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Coveney defends Trump visit

Wednesday, 5th June, 2019 5:05pm

An Tánaiste Simon Coveney has rejected criticism of US President Donald Trump’s Irish visit, saying the office of the president will always be welcome in Ireland.

Demonstrators will take to the streets on Grand Parade tonight, Thursday 6 June, to protest against the visit of President Trump, who was due to meet Taoiseach Leo Varadkar in Shannon on Wednesday as part of his current European trip.

Organised by People Before Profit and Solidarity’s Cork groups, the protest is one of a number taking place in Clare, Dublin, Galway, Derry and Belfast in response to President Trump, who was staying at his Doonbeg golf resort in West Clare on Wednesday following his meeting with Mr Varadkar. He was due to visit France on Thursday before flying from Shannon to Washington on Friday.

Speaking to the Cork Independent, a spokesperson for Minister Coveney said, that while the Government disagreed with the Trump administration on some areas, the office of the President “will always be welcome in Ireland”.

“Ireland is a democratic country and the right to peaceful protest is absolute,” the spokesperson said. “The Tánaiste has no objection to peaceful protest. When it comes to meeting the US President, the relationship between Ireland and the United States is deep and vital. There are some areas where we disagree with President Trump, and they will be made clear in the meeting with him.”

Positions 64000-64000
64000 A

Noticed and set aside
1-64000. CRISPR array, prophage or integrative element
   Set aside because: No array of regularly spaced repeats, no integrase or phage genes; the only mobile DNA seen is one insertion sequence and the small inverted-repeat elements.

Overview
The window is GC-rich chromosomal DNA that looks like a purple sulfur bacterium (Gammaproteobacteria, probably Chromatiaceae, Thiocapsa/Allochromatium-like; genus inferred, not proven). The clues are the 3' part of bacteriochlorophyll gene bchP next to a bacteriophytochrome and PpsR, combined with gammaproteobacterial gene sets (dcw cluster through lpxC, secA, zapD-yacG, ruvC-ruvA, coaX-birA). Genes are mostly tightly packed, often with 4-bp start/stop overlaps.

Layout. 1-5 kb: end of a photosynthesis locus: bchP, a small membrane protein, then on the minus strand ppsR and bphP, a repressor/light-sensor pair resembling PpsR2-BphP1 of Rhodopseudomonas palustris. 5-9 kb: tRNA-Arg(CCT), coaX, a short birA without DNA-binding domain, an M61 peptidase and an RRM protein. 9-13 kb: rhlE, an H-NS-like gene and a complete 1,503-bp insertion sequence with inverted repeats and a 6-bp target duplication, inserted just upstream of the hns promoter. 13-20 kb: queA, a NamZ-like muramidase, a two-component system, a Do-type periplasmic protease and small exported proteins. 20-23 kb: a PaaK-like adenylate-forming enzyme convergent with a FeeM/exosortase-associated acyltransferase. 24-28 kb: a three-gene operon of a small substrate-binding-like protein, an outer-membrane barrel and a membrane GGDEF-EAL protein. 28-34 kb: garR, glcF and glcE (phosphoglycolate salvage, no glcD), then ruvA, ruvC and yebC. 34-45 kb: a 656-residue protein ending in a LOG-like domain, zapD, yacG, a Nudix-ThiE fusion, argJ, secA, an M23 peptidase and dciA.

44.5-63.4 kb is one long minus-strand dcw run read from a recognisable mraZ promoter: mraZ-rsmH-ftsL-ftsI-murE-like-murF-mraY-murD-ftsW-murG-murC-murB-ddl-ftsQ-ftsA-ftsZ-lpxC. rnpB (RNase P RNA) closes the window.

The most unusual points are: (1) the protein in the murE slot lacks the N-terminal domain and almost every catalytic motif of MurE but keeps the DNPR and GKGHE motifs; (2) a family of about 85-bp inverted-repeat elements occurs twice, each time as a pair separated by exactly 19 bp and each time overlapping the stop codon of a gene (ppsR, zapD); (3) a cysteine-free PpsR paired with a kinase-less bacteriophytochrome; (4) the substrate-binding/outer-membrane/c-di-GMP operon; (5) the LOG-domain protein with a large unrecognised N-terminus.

Minister Coveney is not expected to meet President Trump during his visit, as he travelled to Belfast on Wednesday in a fresh attempt to restore a power-sharing government in Northern Ireland.

Speaking about the protest, Amy O’Donoghue, spokesperson for People Before Profit Cork, called on people to support “women, Muslims, migrants, the LGBTQ community” who they said had been targeted by President Trump during his presidency.

“As a country with such a history of migration, our solidarity should also be with the migrant families separated at the US border and denied basic human rights.”

Asked about the presence of US companies in Ireland, she added: “US companies choose their locations based on profitability, not political allegiance. Those based in Cork are here for the English-speaking workforce and access to European markets. Protesting against Trump is not going to sour the deal.”

While Lord Mayor Cllr Mick Finn said he didn’t agree with much of President Trump’s politics and respected people’s right to protest, he questioned the effectiveness of protesting and suggested it was “optics by the party people organising it”.

The protest will take place outside the City Library at 6pm today.

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